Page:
“DMSO is not just another medicine; we’re looking at a whole new therapeutic principle,” says Stanley W. Jacob, MD, of the Oregon Health and Science University medical school, who was the first in the United States to investigate the medical potential of DMSO. “A medicine treats a particular disease. A therapeutic principle is a new method for treating diseases in general.”

In other words, DMSO doesn’t just have specific effects on the body; its actions can also help other treatments work better. “DMSO is an economical therapy, and many people who have used it over the years swear by it and feel that it is a great help for many medical conditions,” says Fleming.

However, DMSO is a powerful agent that must be used with care. “DMSO is a relatively safe product when properly applied, but it can be harmful if misused,” says David McCarroll, DVM, DACVIM, of Interstate Equine Services in Goldsby, Oklahoma. “The best thing to do is use it under the direction of your veterinarian.”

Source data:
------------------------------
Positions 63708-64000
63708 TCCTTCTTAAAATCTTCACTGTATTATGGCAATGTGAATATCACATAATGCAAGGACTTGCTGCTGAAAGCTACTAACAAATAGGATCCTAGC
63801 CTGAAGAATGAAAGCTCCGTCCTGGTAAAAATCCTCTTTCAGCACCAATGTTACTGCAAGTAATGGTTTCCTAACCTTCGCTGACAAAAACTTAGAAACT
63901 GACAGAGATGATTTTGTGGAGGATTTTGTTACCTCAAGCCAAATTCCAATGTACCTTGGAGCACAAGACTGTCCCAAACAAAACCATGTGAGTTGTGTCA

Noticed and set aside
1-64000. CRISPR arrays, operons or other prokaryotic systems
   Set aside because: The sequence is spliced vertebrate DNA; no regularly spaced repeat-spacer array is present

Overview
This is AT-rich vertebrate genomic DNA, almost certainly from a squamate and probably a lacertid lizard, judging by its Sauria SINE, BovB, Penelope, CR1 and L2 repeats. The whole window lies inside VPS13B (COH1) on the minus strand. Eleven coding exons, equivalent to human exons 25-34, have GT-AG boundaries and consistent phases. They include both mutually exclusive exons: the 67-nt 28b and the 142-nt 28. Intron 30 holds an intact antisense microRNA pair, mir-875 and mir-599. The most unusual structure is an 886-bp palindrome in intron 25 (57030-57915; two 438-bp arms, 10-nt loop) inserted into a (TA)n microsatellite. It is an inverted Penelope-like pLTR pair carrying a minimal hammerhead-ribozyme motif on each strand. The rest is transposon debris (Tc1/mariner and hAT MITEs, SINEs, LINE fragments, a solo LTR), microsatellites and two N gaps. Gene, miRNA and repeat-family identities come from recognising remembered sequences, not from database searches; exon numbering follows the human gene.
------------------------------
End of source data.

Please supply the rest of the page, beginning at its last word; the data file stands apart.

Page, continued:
Solvent to solutions
DMSO’s remarkable versatility as a therapeutic agent comes from its molecular structure, which allows it to interact with water in unusual ways. “DMSO is literally water’s alter ego,” said Jacob in a lecture to the American College for Advancement in Medicine in 1980. Because DMSO and water molecules are similar in shape, size and polarity, they share three important properties:

 

  • DMSO and water blend together extremely well, at all concentrations. “The DMSO-water bond is 1.3 times stronger than the water-water bond,” said Jacob, in his 1980 lecture.

 

  • Water has two and DMSO has six hydrogen atoms that act like magnets to dissolve and “hold onto” large quantities of complex organic molecules without binding with them or changing their structures.